Your company needs a call center to be competitive. The Art of Telemarketing is your guide to the technology, techniques, and trends in today's call centers. This authoritative guide written by Yehuda Fulda, an expert in the industry, will guide you on the essentials of establishing and operating an efficient call centre. Including in-depth coverage on facilities and workstation design, buying the right equipment, software, monitoring agents, measuring productivity, getting past the gatekeepers and enhancing customer relationships. It explains everything you need to effectively run a call center and offers call center managers and trainers information with which to benchmark training and identifies best practice in learning and development.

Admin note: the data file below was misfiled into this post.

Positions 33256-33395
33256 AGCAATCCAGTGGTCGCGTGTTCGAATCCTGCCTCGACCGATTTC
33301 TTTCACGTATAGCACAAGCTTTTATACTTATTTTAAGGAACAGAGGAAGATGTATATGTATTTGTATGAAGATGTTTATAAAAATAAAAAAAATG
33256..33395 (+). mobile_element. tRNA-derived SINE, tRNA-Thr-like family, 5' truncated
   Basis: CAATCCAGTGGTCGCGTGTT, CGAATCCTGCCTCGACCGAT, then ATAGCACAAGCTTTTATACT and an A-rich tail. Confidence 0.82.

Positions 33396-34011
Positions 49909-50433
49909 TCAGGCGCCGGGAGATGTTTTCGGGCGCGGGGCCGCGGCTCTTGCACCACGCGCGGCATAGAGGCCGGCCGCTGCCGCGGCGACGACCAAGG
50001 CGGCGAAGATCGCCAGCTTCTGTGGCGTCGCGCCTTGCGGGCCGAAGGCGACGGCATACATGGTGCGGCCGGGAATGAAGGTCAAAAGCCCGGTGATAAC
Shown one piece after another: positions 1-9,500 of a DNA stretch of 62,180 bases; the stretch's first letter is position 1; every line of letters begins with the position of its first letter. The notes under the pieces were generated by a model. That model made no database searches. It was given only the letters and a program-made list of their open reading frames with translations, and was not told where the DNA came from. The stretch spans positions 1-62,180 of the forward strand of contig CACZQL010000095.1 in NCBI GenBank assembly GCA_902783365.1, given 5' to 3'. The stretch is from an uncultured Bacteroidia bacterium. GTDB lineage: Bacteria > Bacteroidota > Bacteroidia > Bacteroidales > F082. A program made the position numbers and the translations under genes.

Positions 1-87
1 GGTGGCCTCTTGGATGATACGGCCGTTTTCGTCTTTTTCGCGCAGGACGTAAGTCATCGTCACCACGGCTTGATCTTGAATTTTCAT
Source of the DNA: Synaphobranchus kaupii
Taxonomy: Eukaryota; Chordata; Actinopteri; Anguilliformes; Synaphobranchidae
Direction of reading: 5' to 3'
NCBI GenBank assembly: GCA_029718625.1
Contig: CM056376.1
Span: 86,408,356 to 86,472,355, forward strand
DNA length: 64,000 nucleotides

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Yehuda Fulda is the current president of TGX Holdings, a vast diversified holding company that encompasses real estate, consumer products, venture capital and more. In 1992, when Fulda was seventeen, he started his career at New York Life. However, being one of the youngest agents to ever work for the huge multinational did little to dissuade his entrepreneurial spirit. At NY Life, Fulda hired two telemarketers in order to set appointments. By doing so, he was able to give the appointments to other agents, splitting the commission with his colleagues – without needing to sell any insurance himself. NY Life did not agree with Fulda’s methods for success and he left the company soon after. Less than a year later, at eighteen, Fulda opened his own telemarketing firm in Woodlawn, Maryland, with a focus on fundraising for charities. After a period of explosive growth, the firm expanded to three locations and employed over 250 telemarketers – all of them focused on fundraising. In 1995, Fulda had the foresight to see the lightning-fast growth of the telecommunications industry and intended to convert his call centers to selling long-distance phone service. Not wanting to lose the charitable fundraising business that was successful and profitable, he reached an agreement with the Maryland Correctional Institution for Women. He then gainfully employed 350 of the inmates as telemarketers for his charitable fundraising division. As the telecommunications boom continued, the growth of the company accelerated quickly, more than quadrupling its payroll to over 1,000 staff. Offices sprang up under Fulda’s leadership in Maryland, Delaware and Washington D.C. One of the company’s strengths under Yehuda’s extraordinary leadership was the decision to operate at a fraction of the profit margin of competitors. His was the first company to offer a lower than 7 cents per minute rate for domestic business calls, when his competitors were charging around 10 cents per minute. Fulda sold most of his company’s business clients to MCI WorldCom in 2000, narrowly missing the ensuing collapse of the telecoms industry. Today, they still operate in a wholesale capacity. An entrepreneur at heart, Fulda expanded the reach of his company to venture capital, publishing, consumer products and health and fitness centers. While successfully at the helm of TGX he also consults to business including AT&T, WorldCom, GE Capital and many others.
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